In a case where more may equal less, the Air Force is evaluating ways that increased integration of commercial technology with military satellite systems may help protect communications and reduce vulnerabilities for hacking or jamming.
“There is no one node that is invulnerable to attack,” Winston Beauchamp, Deputy Under Secretary of the Air Force for Space, told Defense Systems in an interview.
The concept is to increase the number of aircraft, drones, routers and fixed ground stations to achieve a greater measure of resiliency by using commercial technology and high-throughput satellites.
Rick Lober, Vice President of Hughes Defense Systems, said that the military may lease more SatCom bandwidth from commercial suppliers such as Hughes, ViaSat or Intelsat, among others. Using more providers is another path to diversity and greater protection for satellite communications.
The service is conducting an “analysis of alternatives” aimed at exploring the range of technological options to prevent jamming, interference and other interruptions.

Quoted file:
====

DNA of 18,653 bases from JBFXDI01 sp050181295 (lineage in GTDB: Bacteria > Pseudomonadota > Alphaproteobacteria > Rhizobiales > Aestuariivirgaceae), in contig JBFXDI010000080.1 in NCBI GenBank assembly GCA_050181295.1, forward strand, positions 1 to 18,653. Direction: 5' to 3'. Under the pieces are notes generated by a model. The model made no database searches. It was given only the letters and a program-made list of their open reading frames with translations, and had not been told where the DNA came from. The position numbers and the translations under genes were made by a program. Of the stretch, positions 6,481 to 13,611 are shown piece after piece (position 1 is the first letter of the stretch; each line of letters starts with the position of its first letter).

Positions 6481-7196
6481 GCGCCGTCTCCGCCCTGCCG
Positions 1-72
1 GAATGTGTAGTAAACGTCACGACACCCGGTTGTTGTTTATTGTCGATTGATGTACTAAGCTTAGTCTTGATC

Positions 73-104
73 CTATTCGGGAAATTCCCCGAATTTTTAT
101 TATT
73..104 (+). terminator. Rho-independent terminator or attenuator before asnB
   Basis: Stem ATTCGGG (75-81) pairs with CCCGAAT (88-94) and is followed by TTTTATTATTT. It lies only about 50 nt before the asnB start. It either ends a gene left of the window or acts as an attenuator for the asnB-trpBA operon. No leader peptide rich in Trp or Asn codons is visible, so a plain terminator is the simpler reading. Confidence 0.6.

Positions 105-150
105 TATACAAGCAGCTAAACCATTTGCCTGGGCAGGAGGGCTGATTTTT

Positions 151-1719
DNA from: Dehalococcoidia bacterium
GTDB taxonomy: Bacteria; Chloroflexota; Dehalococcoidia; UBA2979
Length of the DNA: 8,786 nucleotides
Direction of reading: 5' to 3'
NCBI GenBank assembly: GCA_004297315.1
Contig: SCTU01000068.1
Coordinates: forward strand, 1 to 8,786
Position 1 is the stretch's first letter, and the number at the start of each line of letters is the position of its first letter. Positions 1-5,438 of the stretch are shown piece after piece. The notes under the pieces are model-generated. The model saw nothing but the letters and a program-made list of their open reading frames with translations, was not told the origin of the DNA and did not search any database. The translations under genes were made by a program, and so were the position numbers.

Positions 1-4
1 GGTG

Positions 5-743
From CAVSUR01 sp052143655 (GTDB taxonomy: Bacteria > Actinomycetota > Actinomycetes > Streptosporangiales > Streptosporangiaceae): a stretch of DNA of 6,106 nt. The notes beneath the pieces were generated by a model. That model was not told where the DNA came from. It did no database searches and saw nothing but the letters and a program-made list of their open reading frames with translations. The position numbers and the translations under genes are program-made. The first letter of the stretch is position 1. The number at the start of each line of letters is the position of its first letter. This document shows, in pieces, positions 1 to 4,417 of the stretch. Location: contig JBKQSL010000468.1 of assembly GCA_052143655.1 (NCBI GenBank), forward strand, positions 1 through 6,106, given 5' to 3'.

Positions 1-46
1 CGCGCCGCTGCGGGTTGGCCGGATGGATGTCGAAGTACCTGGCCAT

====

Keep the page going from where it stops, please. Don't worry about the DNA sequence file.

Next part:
“Potential adversaries have taken notice of how we use space and have taken steps to replicate those capabilities for their own use and to devise capabilities to take them away from us if they ever got into a conflict with us,” Beauchamp added.
Hughes Defense Systems is one of several industry participants contributing to the Air Force effort to increase security in beyond line-of-sight communications.
“We continue to monitor the DOD interest in protected communications using wide band satellites,” Lober said.
Dispersion of satellites and the deployment of numerous differently configured space systems can build in resiliency and redundancy to protect communications, he added.
“High-throughput and improved networking modem technology can solidify protected communications,” Lober explained.
High-throughput satellites can generate as much as 100 times the capacity of traditional Ku band satellites.
Yet another advantage with high-throughput satellites involves an increased use of smaller “spot” beams instead of one large beam, using the spectrum for multiple beams on the same frequency band designed to create more jam resiliency, he explained.
“Four gigahertz of the frequency spectrum can generate a beam that covers one-third of the earth. You can divide that into 100 beams, reuse the spectrum and have a lot more capacity,” Lober said.
Also, building routers more directly into satellite systems can help fixed ground stations and aerial nodes pick up a signal and convert it to IP packets.